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Habitat structural complexity metrics improve predictions of fish abundance and distribution

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Habitat structural complexity influences biotic diversity and abundance, but its influence on marine ecosystems has not been widely addressed. Recent advances in computer vision and robotics allow quantification of structural complexity at higher‐resolutions than previously achieved. This provides an important opportunity to determine the ecological role of habitat structural complexity in marine ecosystems. We used high‐resolution three‐dimensional (3D) maps to test multiple structural complexity metrics, depth and benthic biota as surrogates of fish assemblages across hundreds of meters on subtropical reefs. Non‐parametric multivariate statistics were used to determine the relationship between these surrogates and the entire fish assemblage. Fish were divided into functional groups, which were used to further investigate the relationship between surrogates and fish abundance using generalized linear models. Fish community composition and abundance were strongly related to habitat complexity metrics, benthic biota and depth. Surface rugosity and its variance had a significant positive influence on the abundance of piscivores and sediment infauna predators, and a negative effect on the abundance of predators, herbivores, planktivores and cleaners. Final models for fish functional groups explained up to 68% of the variance. The best metrics to explain the variance in fish abundance were benthic biota (25 ±7.5% of variance explained, mean ± SE) and complexity metrics (16 ±6.6%, mean ± SE). Our results show that high‐resolution 3D maps and derived metrics can predict a large percentage of variance in fish abundance and potentially serve as useful surrogates of fish abundance across all functional groups in spatially dynamic reefs.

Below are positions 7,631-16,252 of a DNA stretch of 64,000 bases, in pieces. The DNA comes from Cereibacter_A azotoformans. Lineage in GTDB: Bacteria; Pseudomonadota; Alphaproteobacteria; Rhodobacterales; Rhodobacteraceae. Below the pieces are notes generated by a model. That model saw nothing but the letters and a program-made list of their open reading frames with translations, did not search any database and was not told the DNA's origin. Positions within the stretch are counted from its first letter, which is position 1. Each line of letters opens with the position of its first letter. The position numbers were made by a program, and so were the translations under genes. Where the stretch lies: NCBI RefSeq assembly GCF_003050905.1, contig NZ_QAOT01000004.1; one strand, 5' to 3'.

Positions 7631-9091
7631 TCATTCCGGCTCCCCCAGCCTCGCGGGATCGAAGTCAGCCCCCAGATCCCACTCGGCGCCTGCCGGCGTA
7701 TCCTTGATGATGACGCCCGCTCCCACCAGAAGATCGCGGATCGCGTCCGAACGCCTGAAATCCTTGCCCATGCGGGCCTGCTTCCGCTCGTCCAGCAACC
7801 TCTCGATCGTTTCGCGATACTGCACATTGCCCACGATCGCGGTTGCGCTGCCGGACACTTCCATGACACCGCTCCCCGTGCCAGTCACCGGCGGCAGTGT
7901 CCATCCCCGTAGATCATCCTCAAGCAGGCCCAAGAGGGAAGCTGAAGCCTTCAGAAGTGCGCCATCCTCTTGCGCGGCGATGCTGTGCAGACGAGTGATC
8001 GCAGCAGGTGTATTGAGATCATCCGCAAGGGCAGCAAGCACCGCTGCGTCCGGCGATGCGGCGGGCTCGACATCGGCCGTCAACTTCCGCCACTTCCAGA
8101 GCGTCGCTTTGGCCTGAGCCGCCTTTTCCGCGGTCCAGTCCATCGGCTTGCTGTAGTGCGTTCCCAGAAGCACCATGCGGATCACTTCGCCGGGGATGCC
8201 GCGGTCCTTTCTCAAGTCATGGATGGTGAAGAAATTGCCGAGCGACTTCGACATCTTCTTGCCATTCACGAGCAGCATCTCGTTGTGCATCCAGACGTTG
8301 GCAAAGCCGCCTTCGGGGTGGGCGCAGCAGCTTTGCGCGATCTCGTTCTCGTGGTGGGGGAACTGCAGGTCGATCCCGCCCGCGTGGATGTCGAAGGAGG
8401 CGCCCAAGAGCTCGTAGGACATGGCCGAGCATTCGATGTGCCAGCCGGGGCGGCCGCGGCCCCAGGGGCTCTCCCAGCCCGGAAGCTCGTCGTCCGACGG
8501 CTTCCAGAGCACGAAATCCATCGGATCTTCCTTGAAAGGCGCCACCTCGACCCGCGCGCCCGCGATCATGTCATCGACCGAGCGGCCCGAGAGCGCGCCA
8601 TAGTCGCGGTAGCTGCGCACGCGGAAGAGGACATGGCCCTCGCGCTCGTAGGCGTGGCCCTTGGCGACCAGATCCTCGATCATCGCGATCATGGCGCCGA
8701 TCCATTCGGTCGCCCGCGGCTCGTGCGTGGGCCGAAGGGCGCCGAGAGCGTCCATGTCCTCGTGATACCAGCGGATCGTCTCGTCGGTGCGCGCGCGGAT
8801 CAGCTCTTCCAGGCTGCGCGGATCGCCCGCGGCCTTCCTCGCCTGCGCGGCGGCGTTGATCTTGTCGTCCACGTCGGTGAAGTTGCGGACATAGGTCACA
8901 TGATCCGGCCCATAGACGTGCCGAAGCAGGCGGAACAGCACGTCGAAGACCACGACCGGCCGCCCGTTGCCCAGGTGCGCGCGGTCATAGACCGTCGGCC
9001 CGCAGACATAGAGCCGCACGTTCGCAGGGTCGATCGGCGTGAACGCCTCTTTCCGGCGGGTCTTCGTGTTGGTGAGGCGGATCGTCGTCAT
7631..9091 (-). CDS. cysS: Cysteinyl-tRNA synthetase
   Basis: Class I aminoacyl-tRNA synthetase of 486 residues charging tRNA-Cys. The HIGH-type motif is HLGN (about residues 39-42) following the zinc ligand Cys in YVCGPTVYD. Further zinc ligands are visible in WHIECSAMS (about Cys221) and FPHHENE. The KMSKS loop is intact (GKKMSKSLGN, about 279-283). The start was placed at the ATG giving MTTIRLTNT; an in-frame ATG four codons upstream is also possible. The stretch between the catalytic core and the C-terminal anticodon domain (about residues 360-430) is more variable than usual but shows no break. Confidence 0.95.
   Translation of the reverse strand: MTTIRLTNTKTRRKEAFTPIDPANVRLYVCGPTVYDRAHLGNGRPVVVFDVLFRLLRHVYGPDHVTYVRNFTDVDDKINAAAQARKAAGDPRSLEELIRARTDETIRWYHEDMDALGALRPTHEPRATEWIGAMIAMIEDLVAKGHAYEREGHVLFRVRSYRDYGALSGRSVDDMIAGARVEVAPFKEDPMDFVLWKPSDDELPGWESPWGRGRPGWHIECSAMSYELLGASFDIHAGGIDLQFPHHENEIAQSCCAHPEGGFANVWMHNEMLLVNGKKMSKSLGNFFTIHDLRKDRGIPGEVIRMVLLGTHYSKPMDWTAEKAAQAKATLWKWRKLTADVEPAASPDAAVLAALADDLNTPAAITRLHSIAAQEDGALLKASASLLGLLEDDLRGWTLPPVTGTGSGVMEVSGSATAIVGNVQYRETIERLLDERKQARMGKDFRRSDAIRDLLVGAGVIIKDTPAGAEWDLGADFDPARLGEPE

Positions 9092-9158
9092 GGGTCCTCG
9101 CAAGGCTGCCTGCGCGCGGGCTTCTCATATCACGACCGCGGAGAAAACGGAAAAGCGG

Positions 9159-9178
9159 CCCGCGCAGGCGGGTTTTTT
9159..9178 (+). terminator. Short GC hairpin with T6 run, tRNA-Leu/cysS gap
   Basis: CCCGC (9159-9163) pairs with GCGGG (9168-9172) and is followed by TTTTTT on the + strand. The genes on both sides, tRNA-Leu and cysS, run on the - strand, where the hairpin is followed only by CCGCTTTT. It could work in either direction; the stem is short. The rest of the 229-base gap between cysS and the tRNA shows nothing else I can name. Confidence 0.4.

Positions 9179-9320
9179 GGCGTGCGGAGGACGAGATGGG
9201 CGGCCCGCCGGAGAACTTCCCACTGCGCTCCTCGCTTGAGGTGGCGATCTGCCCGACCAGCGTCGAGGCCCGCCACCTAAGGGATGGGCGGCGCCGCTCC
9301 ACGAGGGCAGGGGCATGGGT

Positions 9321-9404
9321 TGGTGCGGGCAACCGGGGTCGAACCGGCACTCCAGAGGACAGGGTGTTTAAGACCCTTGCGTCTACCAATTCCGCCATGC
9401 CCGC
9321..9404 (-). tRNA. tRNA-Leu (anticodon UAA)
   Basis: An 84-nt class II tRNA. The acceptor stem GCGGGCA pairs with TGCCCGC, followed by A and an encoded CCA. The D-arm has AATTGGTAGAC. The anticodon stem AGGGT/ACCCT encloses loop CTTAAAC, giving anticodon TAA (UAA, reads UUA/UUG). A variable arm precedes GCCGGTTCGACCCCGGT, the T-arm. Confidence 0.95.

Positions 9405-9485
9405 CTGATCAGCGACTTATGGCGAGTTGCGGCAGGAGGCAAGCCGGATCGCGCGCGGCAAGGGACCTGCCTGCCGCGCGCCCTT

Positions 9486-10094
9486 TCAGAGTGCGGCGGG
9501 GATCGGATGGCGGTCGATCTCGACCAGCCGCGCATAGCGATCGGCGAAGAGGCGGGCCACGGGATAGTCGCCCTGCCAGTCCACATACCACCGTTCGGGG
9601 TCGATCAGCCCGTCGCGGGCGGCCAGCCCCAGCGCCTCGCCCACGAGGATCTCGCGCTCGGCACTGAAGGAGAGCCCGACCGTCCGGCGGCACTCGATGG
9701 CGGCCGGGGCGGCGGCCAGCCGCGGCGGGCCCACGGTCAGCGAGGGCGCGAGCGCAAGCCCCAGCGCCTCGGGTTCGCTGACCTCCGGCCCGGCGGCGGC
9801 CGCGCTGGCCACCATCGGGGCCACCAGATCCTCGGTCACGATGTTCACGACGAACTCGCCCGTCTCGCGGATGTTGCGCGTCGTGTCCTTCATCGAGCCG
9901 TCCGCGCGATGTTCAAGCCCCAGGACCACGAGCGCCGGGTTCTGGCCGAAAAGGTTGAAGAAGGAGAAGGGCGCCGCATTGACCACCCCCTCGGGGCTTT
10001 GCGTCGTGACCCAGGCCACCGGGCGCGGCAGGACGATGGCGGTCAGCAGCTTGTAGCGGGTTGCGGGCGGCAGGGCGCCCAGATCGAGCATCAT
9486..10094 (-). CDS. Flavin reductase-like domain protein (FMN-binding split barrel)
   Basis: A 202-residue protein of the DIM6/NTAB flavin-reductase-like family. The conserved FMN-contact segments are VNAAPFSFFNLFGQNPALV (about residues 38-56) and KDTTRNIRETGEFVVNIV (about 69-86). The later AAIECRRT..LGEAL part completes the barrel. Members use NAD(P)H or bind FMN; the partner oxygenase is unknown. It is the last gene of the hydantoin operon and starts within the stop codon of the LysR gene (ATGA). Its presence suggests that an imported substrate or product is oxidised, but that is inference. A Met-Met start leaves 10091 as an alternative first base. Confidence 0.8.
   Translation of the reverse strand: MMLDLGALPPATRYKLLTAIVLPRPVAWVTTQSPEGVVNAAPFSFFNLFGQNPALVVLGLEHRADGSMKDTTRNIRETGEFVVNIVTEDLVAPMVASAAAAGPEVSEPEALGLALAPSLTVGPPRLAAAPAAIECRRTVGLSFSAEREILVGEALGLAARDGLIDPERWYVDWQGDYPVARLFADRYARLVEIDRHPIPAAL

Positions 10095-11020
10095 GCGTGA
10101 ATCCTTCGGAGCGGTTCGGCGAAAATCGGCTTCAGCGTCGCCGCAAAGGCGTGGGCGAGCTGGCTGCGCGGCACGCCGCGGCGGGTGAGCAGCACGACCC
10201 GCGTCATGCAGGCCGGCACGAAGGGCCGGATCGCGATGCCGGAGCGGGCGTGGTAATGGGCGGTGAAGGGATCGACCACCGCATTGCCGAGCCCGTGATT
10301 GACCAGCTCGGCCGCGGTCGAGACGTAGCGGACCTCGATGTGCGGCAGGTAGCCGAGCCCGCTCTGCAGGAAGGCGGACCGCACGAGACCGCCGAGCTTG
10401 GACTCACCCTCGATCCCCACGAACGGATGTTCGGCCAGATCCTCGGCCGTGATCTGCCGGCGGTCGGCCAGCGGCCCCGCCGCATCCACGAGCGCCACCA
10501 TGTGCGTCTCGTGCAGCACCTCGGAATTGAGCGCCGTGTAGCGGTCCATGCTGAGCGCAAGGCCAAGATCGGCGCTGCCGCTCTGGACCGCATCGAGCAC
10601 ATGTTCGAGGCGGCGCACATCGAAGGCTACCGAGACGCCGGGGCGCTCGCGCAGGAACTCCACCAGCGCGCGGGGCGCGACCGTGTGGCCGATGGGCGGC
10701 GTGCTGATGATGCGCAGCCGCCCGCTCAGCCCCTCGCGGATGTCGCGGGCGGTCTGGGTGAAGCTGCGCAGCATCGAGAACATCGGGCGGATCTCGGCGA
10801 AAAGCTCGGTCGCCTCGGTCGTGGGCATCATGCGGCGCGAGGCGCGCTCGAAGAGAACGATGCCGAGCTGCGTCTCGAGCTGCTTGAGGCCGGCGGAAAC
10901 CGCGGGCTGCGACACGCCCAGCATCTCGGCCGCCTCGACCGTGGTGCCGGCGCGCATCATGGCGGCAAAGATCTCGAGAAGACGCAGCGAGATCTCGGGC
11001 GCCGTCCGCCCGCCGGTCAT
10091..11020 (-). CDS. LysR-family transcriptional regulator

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Document Type: Research Article

Publication date: July 1, 2018

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